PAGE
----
City Hall

One Question for State Rep. Gerry Pollet

By Josh Feit September 21, 2012

State Rep. Gerry Pollet (D-46), who proposed legislation last session that would have preempted Seattle's proposed $157 cap on towing rates charged by private companies, capping the rate statewide at the much higher rate of $270, had kind words for city council member Nick Licata's legislation capping impound rates at $180 for the first hour, and $130 for each subsequent hour.

In a statement released by Licata, Pollet said, “This is a major step forward for protecting Seattle residents. It’s encouraging that the towing industry recognizes that there are some companies whose charges were abusive, and I look forward to working with the industry and Seattle to expand this protection statewide.”

Red flag, though: Expand this protection statewide? Is that coded language for preempting Seattle's lower towing rates again? Near the end of last session, Pollet agreed to give Seattle a special exemption to the cap, but complained that Seattle's lack of clarity about what they wanted ultimately helped to kill the bill.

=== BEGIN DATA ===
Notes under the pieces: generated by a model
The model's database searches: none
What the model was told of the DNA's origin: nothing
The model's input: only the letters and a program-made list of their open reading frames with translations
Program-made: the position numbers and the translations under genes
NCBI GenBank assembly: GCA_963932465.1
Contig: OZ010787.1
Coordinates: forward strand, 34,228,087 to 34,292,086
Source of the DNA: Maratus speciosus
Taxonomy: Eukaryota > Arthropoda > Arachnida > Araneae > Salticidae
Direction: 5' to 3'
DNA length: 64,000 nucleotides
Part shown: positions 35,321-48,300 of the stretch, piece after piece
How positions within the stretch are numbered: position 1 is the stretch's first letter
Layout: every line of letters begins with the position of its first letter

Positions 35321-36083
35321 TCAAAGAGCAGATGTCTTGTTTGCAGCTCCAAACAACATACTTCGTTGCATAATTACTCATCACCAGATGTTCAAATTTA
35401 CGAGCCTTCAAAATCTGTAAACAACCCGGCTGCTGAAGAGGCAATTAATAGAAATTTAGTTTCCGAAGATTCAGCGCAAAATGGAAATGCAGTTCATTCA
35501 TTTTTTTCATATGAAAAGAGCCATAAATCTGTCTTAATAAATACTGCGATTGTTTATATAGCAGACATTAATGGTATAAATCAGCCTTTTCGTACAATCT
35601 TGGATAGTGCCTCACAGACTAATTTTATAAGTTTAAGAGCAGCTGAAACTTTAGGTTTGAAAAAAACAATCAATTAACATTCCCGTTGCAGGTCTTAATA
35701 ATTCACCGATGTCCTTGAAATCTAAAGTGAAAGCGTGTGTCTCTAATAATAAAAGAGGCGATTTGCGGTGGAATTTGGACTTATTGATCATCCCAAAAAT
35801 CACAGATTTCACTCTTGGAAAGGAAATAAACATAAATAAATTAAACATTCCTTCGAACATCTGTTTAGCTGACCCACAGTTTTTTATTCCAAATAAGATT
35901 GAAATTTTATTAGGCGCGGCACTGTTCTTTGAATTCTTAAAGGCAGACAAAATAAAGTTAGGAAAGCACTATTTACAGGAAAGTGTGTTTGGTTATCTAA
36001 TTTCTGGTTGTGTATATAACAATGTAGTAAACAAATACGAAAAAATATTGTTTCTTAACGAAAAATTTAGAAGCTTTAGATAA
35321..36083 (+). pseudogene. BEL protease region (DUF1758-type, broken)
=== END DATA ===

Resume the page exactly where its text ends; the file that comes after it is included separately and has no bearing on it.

So here's our question for Pollet: Will you propose legislation next session that will again preempt Seattle's ability to set maximum towing rates lower than the state minimum?

Pollet's response:

"I don’t know what the fee level will be, but we need to have statewide legislation, and I'm getting mixed signals about where the towing industry is in regard to whether they're going to accept [the city's proposed cap] or not. I think that they put out a message that they may sue over this. ...

"The city asked us for, and we were negotiating, a special carve-out for the city of Seattle during the session, and it boiled down to whether or not having a lower cap could be justified by geography and the cost structure of the industry. ...

"There's nothing off the table about having a statewide protection and having the city's ordinance stay in effect at the same time. It is all about negotiation and what the industry is willing to accept.

"We need a state law because we’ve got a lot of other people in the state other than Seattleites who have suffered the same problem.".
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